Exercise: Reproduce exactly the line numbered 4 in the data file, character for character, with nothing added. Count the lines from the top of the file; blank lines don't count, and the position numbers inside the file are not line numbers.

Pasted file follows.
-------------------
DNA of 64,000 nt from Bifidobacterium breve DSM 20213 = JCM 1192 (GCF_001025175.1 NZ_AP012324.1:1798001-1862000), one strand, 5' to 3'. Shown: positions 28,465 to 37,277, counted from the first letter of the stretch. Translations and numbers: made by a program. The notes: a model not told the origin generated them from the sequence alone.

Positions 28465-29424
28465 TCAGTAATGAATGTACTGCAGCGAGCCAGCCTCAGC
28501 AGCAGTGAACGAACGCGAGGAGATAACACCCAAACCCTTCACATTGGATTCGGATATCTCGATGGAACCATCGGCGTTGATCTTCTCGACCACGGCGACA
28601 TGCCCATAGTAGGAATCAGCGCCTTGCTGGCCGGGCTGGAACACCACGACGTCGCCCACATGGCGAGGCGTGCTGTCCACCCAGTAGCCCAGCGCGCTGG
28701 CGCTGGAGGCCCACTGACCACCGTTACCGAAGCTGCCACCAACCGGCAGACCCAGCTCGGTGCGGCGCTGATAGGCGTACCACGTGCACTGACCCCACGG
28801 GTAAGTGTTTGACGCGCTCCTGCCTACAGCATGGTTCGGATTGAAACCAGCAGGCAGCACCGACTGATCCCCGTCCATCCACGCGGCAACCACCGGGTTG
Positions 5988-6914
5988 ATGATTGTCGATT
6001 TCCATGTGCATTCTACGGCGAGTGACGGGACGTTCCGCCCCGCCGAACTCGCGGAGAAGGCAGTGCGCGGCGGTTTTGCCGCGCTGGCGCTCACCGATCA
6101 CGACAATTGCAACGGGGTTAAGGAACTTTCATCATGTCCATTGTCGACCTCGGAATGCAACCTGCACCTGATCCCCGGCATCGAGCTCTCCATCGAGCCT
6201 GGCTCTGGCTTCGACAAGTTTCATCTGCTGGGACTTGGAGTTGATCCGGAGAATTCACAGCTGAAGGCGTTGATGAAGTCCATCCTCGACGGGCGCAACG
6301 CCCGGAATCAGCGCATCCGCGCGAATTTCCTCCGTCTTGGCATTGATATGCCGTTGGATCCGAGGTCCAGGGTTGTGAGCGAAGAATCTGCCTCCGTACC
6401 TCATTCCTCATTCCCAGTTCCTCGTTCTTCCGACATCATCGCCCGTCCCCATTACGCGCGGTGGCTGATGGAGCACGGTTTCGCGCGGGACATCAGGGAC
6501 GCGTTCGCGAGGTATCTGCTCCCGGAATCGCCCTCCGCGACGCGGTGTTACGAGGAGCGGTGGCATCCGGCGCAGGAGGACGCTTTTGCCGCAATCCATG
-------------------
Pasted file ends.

28501 AGCAGTGAACGAACGCGAGGAGATAACACCCAAACCCTTCACATTGGATTCGGATATCTCGATGGAACCATCGGCGTTGATCTTCTCGACCACGGCGACA